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Santa Clarita examining extra ballot security

Officials say stringent system is already in place

Posted: November 14, 2013 6:22 p.m.
Updated: November 14, 2013 6:22 p.m.

City employee volunteers prepare ballots for the official count at City Council Chambers during the April 2012 election. Signal file photo

A Santa Clarita City Council member touched off a tiff this week with a suggestion that some citizens are concerned about the security of ballots cast in city elections and that the city should beef up its security for those ballots as a result.

“There was a lot of concern, and still is concern from the citizenry about ballot security,” Councilman TimBen Boydston said at Tuesday night’s council meeting, asking whether the other council members may be amenable to added security measures such as a camera to record the area where ballots are kept.

City Councilwoman Marsha McLean responded that she would “hate to think that anyone is alluding to anything other than they (the ballots) have been properly counted in the past.”

“I just don’t get why you’re so concerned about some kind of a conspiracy or a problem,” she told Boydston.

The city runs its own elections for City Council; other elections conducted in the Santa Clarita Valley — except for town councils — are run by the county.

Security for the city election process was beefed up in April 2012. The next election is April 8, 2014.

In a phone interview Thursday, Boydston said he was not alleging any election misconduct, though he said he has heard muttering from the citizenry that ballots might have been tampered with in close elections.

“When you can do something that they do in several places to create more security for a fairly low price, then I think you should do that,” he said. “It just gives extra assurance.”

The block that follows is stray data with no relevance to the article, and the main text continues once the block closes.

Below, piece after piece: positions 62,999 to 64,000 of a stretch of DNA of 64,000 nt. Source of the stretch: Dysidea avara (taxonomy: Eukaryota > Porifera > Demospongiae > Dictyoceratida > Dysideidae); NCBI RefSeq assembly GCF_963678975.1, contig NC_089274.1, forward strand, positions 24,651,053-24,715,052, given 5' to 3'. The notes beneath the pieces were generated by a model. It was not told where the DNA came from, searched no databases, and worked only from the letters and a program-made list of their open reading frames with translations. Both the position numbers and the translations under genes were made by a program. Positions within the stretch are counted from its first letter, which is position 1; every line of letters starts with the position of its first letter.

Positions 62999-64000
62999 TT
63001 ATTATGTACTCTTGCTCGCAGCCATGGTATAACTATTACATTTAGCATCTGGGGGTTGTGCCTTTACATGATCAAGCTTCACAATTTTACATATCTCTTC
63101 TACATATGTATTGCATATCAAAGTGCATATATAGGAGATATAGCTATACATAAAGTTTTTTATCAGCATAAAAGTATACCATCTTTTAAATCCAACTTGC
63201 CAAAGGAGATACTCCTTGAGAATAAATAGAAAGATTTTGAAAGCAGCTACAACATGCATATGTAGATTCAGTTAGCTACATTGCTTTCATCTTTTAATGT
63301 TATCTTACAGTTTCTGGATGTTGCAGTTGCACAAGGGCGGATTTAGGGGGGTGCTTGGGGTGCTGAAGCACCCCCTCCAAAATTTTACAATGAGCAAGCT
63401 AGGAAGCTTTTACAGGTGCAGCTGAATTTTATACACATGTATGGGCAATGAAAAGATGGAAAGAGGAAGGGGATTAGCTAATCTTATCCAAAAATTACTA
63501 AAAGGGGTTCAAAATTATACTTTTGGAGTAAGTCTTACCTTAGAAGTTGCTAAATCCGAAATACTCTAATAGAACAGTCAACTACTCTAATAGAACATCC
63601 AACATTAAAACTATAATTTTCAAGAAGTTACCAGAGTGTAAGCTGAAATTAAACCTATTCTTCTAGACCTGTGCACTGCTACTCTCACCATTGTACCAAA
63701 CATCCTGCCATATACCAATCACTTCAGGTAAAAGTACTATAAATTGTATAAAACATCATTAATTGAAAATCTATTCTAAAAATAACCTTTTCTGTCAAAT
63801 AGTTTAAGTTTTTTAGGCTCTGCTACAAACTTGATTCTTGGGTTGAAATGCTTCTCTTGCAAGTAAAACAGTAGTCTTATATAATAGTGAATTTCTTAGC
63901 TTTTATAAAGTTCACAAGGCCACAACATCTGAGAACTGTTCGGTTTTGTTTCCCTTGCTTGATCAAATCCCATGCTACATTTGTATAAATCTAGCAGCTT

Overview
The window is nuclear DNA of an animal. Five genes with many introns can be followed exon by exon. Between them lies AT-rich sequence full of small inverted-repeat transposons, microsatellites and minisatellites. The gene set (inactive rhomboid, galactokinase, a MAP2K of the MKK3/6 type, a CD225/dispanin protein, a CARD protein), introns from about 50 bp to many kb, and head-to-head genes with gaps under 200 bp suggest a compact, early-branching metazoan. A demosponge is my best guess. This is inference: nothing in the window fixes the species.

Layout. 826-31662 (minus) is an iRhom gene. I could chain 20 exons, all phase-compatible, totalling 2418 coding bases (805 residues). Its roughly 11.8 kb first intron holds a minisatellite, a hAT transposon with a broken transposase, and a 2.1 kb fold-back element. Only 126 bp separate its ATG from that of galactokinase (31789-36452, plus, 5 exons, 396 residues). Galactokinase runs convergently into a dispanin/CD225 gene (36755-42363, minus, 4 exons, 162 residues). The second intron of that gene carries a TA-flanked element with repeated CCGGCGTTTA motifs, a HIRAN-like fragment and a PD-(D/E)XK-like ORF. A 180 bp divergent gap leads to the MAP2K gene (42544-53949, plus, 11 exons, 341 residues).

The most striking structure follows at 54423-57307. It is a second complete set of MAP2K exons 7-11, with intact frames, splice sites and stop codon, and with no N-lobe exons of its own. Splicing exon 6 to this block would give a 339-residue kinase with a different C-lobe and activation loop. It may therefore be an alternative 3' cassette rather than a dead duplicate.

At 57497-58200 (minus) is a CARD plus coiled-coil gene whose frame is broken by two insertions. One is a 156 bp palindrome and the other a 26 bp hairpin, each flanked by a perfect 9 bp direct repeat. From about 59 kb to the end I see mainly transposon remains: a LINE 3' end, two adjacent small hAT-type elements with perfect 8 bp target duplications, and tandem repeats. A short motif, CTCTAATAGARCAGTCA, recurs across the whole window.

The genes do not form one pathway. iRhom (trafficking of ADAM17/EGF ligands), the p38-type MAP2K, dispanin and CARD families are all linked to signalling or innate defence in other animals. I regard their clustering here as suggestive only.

Ballots in city elections are put through a number of security measures, according to city officials.
To start, ballots, once cast, are secured in a locked room in City Hall.

Within that room are cabinets containing ballots to be counted, each with two different locks requiring different keys to open, according to Interim City Clerk Armine Chaparyan.

None of those keys is held by the same person, Chaparyan said, and two people are typically in the presence of the ballots.

“We take the security of our ballots very seriously and we go through an extensive process to make sure they are secure,” Chaparyan said Wednesday.

Chaparyan said she had not personally heard any concerns from citizens regarding the security of cast ballots.

City Hall itself also has security measures to discourage those who might tamper with the ballots, according to city spokeswoman Gail Ortiz, including video surveillance on the three entrances into the building.

Ortiz said the only time she can recall citizens questioning the security of ballots in City Hall was ahead of the last City Council election in 2012, when some asked for beefed-up security for absentee ballots.

In response, the city added extra locks to secure the area where ballots are kept, Ortiz said.

City staffers are in the process of scrutinizing the effect and costs of added security and will present their findings at a future council meeting.

During the last election, held in April 2012, about 17 percent of the more than 90,000 eligible voters cast ballots.
On Twitter @LukeMMoney




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